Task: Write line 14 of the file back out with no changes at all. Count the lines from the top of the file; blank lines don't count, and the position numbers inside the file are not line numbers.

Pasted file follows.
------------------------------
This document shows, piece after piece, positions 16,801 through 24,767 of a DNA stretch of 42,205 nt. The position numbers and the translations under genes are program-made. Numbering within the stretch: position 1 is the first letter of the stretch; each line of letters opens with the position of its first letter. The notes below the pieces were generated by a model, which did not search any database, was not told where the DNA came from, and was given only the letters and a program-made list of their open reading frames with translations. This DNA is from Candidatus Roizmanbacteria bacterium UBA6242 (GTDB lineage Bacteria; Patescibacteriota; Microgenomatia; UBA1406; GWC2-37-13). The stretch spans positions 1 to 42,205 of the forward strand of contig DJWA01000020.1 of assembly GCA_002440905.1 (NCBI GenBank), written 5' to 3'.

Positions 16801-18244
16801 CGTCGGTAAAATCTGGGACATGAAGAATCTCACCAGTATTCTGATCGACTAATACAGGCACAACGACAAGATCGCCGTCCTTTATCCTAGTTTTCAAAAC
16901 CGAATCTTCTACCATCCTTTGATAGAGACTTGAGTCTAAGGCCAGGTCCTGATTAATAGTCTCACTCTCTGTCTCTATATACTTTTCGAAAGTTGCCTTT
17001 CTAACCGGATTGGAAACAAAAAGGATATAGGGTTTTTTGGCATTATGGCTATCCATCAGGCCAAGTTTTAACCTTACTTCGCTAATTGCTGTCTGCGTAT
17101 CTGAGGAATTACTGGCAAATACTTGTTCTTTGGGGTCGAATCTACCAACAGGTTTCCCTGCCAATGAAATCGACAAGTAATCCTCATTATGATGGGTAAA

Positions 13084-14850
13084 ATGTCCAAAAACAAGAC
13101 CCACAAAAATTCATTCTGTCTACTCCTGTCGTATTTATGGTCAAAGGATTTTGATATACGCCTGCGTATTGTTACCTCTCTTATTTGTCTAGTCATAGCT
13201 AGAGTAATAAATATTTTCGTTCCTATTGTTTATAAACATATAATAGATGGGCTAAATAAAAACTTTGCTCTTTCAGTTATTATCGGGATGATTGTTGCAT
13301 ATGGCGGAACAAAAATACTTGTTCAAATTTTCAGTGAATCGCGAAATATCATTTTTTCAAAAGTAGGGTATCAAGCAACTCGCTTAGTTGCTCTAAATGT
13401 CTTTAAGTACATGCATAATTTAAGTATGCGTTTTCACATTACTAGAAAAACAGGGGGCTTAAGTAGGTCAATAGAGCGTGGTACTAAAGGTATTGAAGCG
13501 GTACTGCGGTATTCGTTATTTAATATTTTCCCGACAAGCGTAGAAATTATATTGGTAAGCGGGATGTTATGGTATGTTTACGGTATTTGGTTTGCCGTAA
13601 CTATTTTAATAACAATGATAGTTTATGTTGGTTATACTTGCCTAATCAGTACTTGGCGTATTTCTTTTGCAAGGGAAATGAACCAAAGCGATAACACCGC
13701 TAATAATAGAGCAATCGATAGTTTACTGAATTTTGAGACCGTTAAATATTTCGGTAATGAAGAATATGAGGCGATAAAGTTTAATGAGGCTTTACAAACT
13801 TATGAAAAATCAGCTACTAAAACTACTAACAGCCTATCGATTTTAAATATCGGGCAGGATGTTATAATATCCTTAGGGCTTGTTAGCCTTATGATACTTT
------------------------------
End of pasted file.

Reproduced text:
13601 CTATTTTAATAACAATGATAGTTTATGTTGGTTATACTTGCCTAATCAGTACTTGGCGTATTTCTTTTGCAAGGGAAATGAACCAAAGCGATAACACCGC